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Love and Gratitude

Love and Gratitude

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Published by Michelle Gannon
Love and Gratitude. Reflections by Dr Michelle Gannon, Psychologist, Relationship Expert, Marriage Prep 101 Founder, Wife and Mom.
Love and Gratitude. Reflections by Dr Michelle Gannon, Psychologist, Relationship Expert, Marriage Prep 101 Founder, Wife and Mom.

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Published by: Michelle Gannon on Feb 04, 2011
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Dr Michelle Gannon Psychologist, Relationship Expert & Marriage Prep 101 Founder: www.DrMichelleGannon.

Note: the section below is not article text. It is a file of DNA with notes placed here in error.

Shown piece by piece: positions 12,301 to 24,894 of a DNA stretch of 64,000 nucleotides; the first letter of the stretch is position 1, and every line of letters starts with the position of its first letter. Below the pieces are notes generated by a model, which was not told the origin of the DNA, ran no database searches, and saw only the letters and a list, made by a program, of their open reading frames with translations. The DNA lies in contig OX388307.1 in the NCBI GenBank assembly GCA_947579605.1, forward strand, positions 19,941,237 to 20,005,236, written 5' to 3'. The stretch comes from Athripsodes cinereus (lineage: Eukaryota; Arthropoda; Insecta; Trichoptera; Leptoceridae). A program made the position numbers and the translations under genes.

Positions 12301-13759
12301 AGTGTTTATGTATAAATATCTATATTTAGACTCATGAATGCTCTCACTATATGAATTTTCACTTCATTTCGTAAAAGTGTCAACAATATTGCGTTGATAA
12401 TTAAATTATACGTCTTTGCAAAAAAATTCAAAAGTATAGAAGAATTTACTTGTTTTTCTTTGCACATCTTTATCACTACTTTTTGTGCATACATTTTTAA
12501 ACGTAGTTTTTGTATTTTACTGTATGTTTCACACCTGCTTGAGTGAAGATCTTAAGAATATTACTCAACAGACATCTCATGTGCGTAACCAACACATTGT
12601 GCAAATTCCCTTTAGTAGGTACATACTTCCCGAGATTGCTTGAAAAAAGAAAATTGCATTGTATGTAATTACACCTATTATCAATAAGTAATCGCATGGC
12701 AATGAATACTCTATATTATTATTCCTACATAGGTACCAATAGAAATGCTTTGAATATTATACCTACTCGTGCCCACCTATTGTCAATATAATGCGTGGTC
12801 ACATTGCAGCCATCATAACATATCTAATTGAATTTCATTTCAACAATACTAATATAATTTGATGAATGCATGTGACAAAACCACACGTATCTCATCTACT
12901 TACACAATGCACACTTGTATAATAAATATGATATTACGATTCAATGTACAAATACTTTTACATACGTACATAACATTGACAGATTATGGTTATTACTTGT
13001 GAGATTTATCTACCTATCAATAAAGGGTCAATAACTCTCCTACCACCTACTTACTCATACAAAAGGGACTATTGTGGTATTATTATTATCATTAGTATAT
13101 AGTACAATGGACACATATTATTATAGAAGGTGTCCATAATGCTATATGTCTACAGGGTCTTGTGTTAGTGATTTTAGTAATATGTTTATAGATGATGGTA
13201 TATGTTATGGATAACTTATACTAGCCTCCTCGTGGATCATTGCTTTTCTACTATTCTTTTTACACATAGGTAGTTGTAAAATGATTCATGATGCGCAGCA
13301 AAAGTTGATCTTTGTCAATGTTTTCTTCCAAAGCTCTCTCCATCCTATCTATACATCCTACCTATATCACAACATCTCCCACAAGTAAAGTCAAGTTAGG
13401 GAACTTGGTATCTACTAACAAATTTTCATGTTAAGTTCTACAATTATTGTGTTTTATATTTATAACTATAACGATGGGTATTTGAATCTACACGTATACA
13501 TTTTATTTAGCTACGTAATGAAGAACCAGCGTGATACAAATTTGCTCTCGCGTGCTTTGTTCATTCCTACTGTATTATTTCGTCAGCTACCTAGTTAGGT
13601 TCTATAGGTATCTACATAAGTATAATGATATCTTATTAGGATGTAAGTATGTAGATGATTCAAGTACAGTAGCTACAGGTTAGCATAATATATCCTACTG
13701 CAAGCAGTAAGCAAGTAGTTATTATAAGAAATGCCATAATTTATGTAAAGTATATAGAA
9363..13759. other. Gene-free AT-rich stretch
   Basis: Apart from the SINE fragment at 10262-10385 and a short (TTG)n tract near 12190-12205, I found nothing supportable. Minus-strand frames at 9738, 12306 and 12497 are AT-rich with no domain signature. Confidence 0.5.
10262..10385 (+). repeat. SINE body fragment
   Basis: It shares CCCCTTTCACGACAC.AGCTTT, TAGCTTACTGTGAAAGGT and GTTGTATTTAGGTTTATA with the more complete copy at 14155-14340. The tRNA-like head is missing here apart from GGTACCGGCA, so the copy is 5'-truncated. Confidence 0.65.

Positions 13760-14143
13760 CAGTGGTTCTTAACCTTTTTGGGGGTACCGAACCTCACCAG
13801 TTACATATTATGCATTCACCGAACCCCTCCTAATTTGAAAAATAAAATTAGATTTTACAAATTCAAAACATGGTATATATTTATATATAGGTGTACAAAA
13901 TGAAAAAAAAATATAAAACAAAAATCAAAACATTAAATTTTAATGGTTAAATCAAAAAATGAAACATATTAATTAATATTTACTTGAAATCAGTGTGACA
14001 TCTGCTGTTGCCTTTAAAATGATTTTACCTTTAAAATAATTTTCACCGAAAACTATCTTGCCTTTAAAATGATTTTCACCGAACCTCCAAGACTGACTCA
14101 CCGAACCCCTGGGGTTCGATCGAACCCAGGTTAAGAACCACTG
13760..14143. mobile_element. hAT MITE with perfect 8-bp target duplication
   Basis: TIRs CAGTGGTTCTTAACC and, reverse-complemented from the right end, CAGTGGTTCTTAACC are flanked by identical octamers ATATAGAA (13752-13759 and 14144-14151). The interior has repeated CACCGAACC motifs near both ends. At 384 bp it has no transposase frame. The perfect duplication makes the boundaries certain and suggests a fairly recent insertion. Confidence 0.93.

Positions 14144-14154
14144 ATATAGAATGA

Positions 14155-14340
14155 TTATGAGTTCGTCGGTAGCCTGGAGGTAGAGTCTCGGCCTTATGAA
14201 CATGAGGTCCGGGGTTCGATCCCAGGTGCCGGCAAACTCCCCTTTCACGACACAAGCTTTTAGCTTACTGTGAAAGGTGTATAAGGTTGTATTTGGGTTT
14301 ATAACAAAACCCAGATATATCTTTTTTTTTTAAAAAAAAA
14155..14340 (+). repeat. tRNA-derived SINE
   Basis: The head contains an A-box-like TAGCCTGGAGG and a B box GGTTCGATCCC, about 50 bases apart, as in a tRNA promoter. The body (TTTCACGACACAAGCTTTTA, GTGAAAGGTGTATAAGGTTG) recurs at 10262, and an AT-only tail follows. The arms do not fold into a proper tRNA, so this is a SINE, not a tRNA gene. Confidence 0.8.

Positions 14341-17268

Love and Gratitude Studies have found that feeling gratitude can lead to more healthy behaviors, more positive relationships, reduced blood pressure, better sleep, happier mood, and more prosocial behaviors. When people are grateful, they can feel both calm and energetic while recognizing their blessings. When I attended a seminar on Building Gratitude with Dr Robert Emmons and Dr Rick Hanson at the Greater Good Science Center in Berkeley, my intuition about the importance of gratitude was confirmed. I appreciated Rick Hanson’s perspective that we all have the innate capacity to feel good, yet scientists report that the brain has a negativity bias. We tend to have Velcro for negative experiences, but Teflon for positive ones. He suggests that we overcome this negativity bias and “Take in the Good” several times per day because “neurons that fire together, wire together”. Apparently the more that we take in the good, the more our brain will change for the better. Hmmm… Interesting perspective. How do we actually do that? According to Dr Rick Hanson, my friend, colleague and author of Buddha’s Brain: The Practical Neuroscience of Happiness, Love, and Wisdom, the concept of “Taking in the Good” can be quite simple. Let positive facts become positive experiences. Let yourself feel good if you get something done, if someone is nice to you or if you notice a good quality in yourself. Savor the positive experiences. Really let them in. Dr Robert Emmons recommended that we write in gratitude journals, especially if being grateful does not come naturally. Write down 3-5 things that you are grateful for. He reports that it does not matter if you write in your gratitude journal every morning or 1x per week. You can write your blessings in a pretty journal or on a scrap of paper.